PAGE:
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Obes Res Clin Pract. 2014 Jul-Aug;8(4):e374-81. doi: 10.1016/j.orcp.2013.06.002. Epub 2013 Aug 6.

Association of body mass index and prostate cancer mortality.

Author information

  • 1Research & Evaluation, Kaiser Permanente Southern California, Pasadena, CA, United States. Electronic address: Reina.Haque@kp.org.
  • 2Division of Research, Kaiser Permanente Northern California, Oakland, CA, United States.
  • 3Research & Evaluation, Kaiser Permanente Southern California, Pasadena, CA, United States.
  • 4Center for Health Research, Kaiser Permanente Northwest, Portland, OR, United States.
  • 5Georgetown University, Department of Pathology, Washington, DC, United States.

Abstract

OBJECTIVES:

Inconsistent evidence exists on whether obesity is associated with an increased risk of prostate cancer death post-radical prostatectomy. We examined data from three large health plans to evaluate if an increased body mass index (BMI) at prostate cancer diagnosis is related to prostate cancer mortality

SUBJECTS AND METHODS:

This population-based case-control study included 751 men with prostate cancer who underwent radical prostatectomy. Cases were men who died due to prostate cancer (N=323) and matched controls (N=428). We used multivariable logistic regression models to assess the association between BMI at diagnosis and prostate cancer mortality, adjusted for Gleason score, PSA, tumour characteristics, and matching factors.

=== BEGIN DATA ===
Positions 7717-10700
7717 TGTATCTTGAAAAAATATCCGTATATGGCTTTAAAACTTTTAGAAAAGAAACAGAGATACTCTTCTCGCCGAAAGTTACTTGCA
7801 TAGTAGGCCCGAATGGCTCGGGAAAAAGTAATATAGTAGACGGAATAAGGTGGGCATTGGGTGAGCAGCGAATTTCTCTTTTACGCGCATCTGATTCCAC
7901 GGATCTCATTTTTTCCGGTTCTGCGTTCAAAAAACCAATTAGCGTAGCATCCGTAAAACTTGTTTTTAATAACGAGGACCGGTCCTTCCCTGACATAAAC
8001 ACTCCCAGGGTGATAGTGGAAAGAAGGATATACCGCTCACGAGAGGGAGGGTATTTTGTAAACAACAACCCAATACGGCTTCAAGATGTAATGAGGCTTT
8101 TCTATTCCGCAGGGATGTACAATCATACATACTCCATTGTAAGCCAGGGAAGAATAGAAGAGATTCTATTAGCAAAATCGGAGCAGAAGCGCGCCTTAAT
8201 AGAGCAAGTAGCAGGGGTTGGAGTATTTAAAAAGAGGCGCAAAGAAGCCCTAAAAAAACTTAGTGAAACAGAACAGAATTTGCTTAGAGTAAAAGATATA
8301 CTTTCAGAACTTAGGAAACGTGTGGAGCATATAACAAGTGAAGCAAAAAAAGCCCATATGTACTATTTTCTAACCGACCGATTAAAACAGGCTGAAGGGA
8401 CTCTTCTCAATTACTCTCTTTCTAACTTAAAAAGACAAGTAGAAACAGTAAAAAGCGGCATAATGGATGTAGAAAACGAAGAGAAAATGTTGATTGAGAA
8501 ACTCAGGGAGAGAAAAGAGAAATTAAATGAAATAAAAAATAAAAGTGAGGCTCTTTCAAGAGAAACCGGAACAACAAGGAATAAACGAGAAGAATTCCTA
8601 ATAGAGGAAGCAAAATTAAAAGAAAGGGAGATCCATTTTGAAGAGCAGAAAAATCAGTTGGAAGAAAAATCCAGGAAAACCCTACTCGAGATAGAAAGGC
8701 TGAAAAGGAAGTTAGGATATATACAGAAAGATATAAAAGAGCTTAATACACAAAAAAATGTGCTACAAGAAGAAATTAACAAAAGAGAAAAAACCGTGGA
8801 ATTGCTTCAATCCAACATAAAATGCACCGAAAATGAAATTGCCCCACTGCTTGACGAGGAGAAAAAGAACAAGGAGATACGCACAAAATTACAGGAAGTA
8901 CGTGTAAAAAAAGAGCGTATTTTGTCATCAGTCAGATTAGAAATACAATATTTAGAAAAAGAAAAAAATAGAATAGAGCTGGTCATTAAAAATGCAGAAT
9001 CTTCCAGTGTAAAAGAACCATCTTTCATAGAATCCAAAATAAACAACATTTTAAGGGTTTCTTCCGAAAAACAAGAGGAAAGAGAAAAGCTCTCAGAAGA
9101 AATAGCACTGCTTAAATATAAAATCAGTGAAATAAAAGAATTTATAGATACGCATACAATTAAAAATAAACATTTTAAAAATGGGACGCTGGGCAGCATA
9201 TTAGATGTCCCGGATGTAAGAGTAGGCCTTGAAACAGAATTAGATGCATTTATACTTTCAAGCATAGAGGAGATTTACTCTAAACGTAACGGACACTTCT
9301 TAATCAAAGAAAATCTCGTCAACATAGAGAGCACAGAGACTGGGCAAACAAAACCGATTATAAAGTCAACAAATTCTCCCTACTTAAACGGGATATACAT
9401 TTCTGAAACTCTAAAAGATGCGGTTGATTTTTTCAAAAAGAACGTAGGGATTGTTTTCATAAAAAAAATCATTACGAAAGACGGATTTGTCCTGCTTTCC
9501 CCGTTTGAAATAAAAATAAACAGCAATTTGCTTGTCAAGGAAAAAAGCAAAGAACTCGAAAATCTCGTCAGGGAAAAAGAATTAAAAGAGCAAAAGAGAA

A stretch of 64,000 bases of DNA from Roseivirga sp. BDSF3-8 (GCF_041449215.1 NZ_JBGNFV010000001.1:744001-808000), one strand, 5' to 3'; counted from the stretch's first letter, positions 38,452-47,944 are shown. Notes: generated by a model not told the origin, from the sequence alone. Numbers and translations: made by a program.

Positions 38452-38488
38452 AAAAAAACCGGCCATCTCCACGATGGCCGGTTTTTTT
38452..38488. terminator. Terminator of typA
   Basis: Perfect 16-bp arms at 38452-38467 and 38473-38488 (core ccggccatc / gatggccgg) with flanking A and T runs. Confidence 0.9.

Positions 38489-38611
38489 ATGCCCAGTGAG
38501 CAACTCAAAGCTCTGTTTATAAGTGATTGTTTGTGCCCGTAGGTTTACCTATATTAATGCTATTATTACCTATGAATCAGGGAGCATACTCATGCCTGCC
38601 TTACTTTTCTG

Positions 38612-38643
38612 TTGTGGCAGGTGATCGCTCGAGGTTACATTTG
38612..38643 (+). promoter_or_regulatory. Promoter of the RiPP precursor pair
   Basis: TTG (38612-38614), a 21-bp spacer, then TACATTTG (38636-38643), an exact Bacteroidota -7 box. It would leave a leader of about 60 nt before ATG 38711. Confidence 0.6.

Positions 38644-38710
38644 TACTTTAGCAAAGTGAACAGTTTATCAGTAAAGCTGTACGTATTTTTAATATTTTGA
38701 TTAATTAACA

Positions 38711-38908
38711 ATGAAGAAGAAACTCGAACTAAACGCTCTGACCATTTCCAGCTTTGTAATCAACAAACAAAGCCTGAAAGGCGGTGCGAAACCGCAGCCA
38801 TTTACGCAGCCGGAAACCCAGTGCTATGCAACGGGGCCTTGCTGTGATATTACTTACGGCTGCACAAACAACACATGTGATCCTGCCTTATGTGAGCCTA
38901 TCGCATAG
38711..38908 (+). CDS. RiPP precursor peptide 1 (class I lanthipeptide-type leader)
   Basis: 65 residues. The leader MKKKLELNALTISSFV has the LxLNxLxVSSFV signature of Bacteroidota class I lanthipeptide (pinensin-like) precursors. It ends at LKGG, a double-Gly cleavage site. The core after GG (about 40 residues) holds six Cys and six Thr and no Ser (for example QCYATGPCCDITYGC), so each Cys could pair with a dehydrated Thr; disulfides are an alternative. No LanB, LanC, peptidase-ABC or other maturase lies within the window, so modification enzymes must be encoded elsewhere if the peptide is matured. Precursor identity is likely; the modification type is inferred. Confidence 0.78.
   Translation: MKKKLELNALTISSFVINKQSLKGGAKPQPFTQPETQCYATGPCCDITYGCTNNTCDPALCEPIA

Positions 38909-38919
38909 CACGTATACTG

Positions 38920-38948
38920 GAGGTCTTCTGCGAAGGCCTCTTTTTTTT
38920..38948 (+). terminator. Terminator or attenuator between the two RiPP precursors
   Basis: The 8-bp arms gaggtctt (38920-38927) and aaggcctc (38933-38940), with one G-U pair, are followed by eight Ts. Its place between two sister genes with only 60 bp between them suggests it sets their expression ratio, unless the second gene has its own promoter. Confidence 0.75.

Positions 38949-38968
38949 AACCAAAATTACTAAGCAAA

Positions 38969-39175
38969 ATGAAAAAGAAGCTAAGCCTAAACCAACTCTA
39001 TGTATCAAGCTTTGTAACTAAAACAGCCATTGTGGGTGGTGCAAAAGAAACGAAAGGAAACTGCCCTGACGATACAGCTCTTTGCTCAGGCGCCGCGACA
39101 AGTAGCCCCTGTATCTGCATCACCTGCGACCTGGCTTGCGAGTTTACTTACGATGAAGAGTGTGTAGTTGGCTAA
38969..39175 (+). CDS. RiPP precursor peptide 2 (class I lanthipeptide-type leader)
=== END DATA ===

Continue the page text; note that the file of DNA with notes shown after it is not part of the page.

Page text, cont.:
RESULTS:

Study subjects were classified into the following BMI (kg/m2) categories: healthy (18.5-24.9), overweight (25-29.9) and obese (≥30). Nearly 43% of the participants had a BMI ≥25 at diagnosis. A higher fraction of cases (30%) were obese compared to controls (22%). Overall, obese men had more than a 50% increase in prostate cancer mortality (adjusted odds ratio=1.50 [95% CI, 1.03-2.19]) when compared to men with healthy BMI. After stratifying by Gleason score, the odds of mortality generally rose with increasing BMI. The strongest effect was observed in the Gleason score 8+ category (2.37, 95% CI: 1.11-5.09). These associations persisted after adjusting for PSA at diagnosis and other tumour characteristics.

CONCLUSIONS:

These results suggest that BMI at diagnosis is strongly correlated with prostate cancer mortality, and that men with aggressive disease have a markedly greater odds of death if they are overweight or obese.

Copyright © 2013 Asian Oceanian Association for the Study of Obesity. Published by Elsevier Ltd. All rights reserved.

KEYWORDS:

BMI; Case–control; Population sciences; Prostate cancer; Survival

PMID:
25091359
[PubMed - indexed for MEDLINE]
PMCID:
PMC4122983
Free PMC Article
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